There is a reason I have tinfoil as my backdrop on my page. It’s not my attempt at conveying my love for 90s kitsch design.
Although, forgive me, it is a symbol for something, and that is just as lamenting.
I’ve mentioned that I have a wonderful, compassionate partner in life: Boyfriend. We’re not married (yet – we’ll get around to it one day), but we live together. We’ve built a home and life together and are truly committed to one another. His love for me includes all of my flaws – including my anxiety and depression. He is my best person.
It wasn’t like I revealed everything about myself on day one of our relationship. I managed to keep my crazy in check for months and months, actually, and it was a long time before I felt comfortable enough to share this side of me with him. Mental health isn’t something people tend to talk about in general. It can take a long time to gauge whether or a person is someone you can trust and rely on. Whether they are wired with that element of sympathy or empathy that’s required of something to be lean-on-able is not always obvious.
Realizing someone has the capacity to be your “rock” doesn’t happen in a snap, either. It is a series of learning, of reading your feelings and emotions in symphony with their actions. You just kind of slowly discover that yes, this person is a good one. You can share your secrets with him or her, and you are safe. This person is a cornerstone. Your counterpart.
When I first explained to him that I had an anxiety disorder (admitting to multiple disorders seems like a lot to swallow, so I like to start with just one), I was able to recite to him a brief canned address that allows most people to understand anxiety on a beginner level. I never expect much of a response, or even many questions. It’s just something for them to digest. He digested it well.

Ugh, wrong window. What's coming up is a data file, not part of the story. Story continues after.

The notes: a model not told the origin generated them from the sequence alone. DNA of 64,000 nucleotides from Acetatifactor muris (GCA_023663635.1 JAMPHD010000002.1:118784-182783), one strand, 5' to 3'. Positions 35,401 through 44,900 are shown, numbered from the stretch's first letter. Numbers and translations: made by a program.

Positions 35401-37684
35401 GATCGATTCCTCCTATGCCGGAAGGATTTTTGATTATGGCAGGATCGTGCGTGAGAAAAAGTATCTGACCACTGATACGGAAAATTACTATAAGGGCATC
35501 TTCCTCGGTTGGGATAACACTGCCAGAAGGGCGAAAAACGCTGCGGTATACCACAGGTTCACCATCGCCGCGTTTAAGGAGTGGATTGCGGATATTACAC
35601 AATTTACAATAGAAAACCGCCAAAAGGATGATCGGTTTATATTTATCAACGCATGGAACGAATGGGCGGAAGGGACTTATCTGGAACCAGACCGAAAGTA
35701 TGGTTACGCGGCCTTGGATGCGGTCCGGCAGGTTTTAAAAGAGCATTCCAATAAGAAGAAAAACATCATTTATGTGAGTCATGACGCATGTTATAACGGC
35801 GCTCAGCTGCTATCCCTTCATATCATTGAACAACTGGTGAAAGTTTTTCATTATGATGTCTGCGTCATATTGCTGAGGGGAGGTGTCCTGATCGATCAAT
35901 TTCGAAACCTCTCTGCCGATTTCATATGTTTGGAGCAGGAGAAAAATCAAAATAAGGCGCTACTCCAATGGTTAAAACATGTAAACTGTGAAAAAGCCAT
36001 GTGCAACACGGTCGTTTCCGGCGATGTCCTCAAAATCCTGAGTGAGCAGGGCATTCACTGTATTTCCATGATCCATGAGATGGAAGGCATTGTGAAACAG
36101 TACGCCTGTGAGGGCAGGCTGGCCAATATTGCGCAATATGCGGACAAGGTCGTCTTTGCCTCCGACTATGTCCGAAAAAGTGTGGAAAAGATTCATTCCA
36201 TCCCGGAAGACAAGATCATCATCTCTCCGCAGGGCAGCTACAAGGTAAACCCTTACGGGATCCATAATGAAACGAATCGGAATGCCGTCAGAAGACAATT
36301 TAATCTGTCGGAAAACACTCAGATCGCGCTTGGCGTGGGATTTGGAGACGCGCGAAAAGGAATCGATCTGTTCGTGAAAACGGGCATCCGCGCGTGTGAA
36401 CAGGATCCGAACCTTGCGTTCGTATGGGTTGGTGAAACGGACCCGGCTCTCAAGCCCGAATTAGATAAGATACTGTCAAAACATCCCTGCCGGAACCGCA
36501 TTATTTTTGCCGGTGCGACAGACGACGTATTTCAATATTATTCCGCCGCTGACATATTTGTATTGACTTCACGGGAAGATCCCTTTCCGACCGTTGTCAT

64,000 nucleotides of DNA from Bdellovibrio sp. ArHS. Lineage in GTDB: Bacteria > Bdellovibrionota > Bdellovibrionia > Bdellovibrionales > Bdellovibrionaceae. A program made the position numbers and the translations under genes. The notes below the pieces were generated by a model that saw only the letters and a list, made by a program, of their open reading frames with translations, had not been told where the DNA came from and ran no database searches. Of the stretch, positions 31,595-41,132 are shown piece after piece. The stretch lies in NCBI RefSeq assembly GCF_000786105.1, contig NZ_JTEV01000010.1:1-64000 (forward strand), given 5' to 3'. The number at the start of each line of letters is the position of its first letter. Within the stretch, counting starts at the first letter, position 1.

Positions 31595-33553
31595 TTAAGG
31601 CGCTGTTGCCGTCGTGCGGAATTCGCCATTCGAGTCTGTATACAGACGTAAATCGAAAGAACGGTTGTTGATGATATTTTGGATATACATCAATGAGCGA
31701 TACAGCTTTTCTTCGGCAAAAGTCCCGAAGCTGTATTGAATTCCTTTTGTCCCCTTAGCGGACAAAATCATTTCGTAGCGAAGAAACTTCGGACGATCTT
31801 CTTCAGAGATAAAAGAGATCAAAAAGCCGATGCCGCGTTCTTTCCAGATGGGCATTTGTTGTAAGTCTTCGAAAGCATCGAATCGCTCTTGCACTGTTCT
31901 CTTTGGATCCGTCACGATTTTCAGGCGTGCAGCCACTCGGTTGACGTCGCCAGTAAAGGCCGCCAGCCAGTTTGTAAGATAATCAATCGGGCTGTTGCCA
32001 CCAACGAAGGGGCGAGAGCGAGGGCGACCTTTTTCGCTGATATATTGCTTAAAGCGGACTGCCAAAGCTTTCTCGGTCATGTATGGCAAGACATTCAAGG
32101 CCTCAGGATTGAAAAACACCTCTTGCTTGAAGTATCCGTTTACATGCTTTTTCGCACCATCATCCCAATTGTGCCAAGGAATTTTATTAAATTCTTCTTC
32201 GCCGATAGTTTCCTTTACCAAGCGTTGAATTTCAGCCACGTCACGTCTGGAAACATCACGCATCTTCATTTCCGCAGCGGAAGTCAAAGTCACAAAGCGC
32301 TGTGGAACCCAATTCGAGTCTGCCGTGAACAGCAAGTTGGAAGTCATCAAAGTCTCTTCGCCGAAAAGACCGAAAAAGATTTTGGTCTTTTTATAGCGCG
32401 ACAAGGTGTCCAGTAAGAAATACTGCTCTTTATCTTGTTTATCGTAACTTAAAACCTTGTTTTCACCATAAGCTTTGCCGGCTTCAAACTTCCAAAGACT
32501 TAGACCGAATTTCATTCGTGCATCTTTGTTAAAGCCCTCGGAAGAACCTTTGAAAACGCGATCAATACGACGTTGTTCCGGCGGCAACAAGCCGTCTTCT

Like most decent people, his response was positive and supportive. It was a good first step to handling the unhinged bag of loose screws I can sometimes be. It provided him a bit of a warning that I could, at any given moment really, have a full fledged panic attack.
Which did eventually happen, of course.
The first time I had a panic attack near him, he was the supportive person I’d hoped he would be. I couldn’t have asked for better. That doesn’t mean he 100% understood what was going on. After I had calmed down, I did my best to guide him through what it really feels like to have a panic attack.
The best way I was able to explain the epicentre of my anxiety attacks is to think of the heart as being made of tinfoil. It keeps you alive by pumping blood through it effortlessly and rhythmically. It is reliable and steadfast. But it needs to be handled with care: in reality, it is vulnerable, delicate, and intricate.
Now imagine that your fragile tinfoil heart is physically being squeezed.
It takes literally no effort to crush that tinfoil into a hard, compact little ball. All of the life is squashed out of it. It cannot function properly in this state. It feels tight and tense and tiny. It hurts.
It feels irreparable.
And the rest of your body is useless when that feeling takes place. Every sense is affected: your vision seemed darkened and blurry, your hearing is muffled. You are shaking and sweating. Your breathing quickens. Your mind is out of control.
The only thing you can really concentrate on is the fact that your heart, once open and light, is now dense and solid. Nothing passes though it with ease. The heart centre you’d thought of as your axis of stability isn’t there. This stupid little crushed ball has taken its place.
That’s what an anxiety attack feels like to me. Like my heart is made of tinfoil, and it’s being crushed. It’s kind of hard to un-crush a ball of tinfoil.